Okefenokee Swamp

All that Mike and I knew about the Okefenokee Swamp was from reading Pogo when we were kids. We remembered pictures of Pogo poling his flat-bottomed boat through wet swampy pools and between huge trees draped with Spanish moss.

That’s pretty much what the swamp actually looks like. It’s a huge place – the National Wildlife Refuge is about 400,000 acres, most of it designated as a National Wilderness Area. We stayed in Steven C. Foster State Park, which is at the end of an 18 mile dead end road almost in the center of the park. (The swamp is the source of the Suwannee River, which was mistakenly spelled Swannee River in the Steven Foster song.) The campground was nearly empty most of the time. It was incredibly quiet, and the only disadvantage – especially for Mike – was that it didn’t have any cell phone or Internet access.

Sunrise in the campground

The park has a nice little marina, with boats for rent, and small pontoon boats that they use to take people on tours.

We rented a boat – a lot like Pogo’s boat except that it had a small motor. We putted out the canal that connects the marina with Billy’s Lake.

Along the shores of Billy’s lake there are tall cypress trees with White Ibis and Vultures roosting in the branches.

(Cypress trees are deciduous – they lose their needles in the winter – which is why these trees look so bare.)

Cypress with White Ibis

We saw our first alligators along the bank.

And lots of big turtles sunning themselves on logs.

The Okefenokee is called a “black-water swamp” because the water has such a dark color. It’s very clean, but it’s full of tannin from the plants that grow in it. The black color of the water gives the reflections an unusual look.

One of the places we explored was a narrow river that eventually leads to Minnie’s Lake. We could only go about a mile – the rest of the river was closed because there had been a big fire last spring, and the dead, burned trees were falling into the river. After the park folks clear the trees it would be fun to follow the river all the way to the lake – about nine miles. It’s a very narrow channel, winding between the roots of cypress trees.

There’s a short boardwalk through the swamp near the marina. Lizards hang out on the railings, and jump to the nearby trees. Here’s an anole – a small brown lizard.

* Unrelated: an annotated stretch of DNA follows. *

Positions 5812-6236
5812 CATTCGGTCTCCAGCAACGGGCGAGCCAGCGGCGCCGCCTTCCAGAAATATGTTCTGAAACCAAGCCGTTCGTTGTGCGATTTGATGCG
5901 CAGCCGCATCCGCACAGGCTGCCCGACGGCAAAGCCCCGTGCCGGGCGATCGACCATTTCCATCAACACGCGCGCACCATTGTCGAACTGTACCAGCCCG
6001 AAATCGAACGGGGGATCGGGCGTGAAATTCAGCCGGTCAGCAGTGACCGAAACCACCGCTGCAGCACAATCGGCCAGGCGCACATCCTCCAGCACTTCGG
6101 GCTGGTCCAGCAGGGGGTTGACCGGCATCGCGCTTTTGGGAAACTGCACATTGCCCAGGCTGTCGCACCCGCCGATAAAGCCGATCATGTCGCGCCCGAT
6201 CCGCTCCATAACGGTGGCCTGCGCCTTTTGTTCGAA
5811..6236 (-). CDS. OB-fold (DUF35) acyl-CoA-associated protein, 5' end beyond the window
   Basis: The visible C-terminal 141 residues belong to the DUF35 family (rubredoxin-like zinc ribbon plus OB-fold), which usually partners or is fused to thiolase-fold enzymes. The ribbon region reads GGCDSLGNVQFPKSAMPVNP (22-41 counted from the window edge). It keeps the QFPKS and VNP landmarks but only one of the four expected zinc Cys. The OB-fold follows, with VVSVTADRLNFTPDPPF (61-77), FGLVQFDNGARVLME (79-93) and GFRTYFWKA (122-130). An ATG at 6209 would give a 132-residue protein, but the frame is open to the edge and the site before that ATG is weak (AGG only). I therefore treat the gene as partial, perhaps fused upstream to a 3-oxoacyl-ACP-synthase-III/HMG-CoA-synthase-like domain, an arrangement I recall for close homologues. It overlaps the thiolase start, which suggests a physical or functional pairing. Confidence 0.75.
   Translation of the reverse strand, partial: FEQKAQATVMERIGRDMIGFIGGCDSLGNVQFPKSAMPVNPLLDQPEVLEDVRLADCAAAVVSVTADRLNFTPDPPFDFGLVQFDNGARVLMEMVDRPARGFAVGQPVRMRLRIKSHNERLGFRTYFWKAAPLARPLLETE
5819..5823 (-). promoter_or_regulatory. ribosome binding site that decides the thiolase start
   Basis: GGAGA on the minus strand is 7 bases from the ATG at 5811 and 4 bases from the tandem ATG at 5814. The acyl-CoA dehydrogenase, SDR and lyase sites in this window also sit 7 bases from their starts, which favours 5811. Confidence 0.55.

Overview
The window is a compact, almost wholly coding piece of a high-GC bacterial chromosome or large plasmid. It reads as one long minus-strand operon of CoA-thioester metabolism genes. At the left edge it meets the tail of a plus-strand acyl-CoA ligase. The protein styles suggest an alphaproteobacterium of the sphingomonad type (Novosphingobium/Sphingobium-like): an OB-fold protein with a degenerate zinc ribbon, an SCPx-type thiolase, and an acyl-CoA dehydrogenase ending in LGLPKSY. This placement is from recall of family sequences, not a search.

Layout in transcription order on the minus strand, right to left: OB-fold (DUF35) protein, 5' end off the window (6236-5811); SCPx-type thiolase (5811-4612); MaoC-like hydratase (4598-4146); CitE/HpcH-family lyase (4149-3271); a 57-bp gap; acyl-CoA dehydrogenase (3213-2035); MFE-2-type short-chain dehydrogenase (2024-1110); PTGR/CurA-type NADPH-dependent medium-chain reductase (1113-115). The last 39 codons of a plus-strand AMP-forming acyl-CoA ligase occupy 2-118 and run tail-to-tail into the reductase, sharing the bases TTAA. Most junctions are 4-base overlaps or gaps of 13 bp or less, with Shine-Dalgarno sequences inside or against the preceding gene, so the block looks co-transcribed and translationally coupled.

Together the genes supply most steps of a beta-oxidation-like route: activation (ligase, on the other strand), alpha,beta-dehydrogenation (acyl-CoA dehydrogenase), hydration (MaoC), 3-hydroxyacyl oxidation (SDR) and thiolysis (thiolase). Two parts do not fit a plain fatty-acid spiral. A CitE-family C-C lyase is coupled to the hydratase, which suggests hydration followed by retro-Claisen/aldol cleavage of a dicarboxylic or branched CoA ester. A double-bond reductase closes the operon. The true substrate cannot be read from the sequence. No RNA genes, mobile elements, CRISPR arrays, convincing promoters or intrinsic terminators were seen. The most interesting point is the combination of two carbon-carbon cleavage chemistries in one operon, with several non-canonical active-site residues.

And all kinds of interesting spiders make webs in the trees, and between the trees and the boardwalk.

This spider is called a Crab-like Spiny Orb-weaver. It makes large round vertical webs – a foot or more in diameter – and sits in the middle waiting for its prey.

This next spider is in a family called Long-jawed Orb-weavers. They make horizontal webs and hang beneath them. I think this one is called an Orchard Spider (Leucauge venusta)

I met another photographer while I was checking out the spiders. We talked about the animals we’d seen and we both took pictures of the spiders – his is much better than mine. Here’s a link to his website with his spider photo (he turned the photo upside down so the spider looks like it’s on top of the web), and some other photos of the Okefenokee. I especially like the wide one of the cypress trees in the swamp.

On my morning walk in the campground I saw more spiderwebs. There were dozens of them in all the trees and bushes.

The fire in the spring of 2007 burned much of the refuge – the bottoms of the tree trunks are blackened from that fire, but the palmettos and other plants are growing up around them.

Fire is a natural part of the swamp ecosystem, and fires are common in dry years.

Slash Pines and Live Oaks grow in the campground and in the drier areas of the park. When the pine needles fall, they catch in the leaves of the shrubs below and give them a whiskery look.

Spanish Moss grows on most of the cypress trees and the Live Oaks, but not on the pines. It isn’t really a moss – it’s in a family of plants called Bromeliads which also includes pineapples. Spanish Moss is an epiphyte (or air plant) – which means that it uses other plants for support, but not for nutrition. It gets its nutrients from air and rainwater – the narrow leaves are covered with gray fuzzy scales that help to trap water.

A logging company logged many of the large cypress trees in the swamp in the early 1900s. Some remnants of the logging camp are still there but the land is being restored to native habitat. This is one of the huge Live Oaks in the camp area.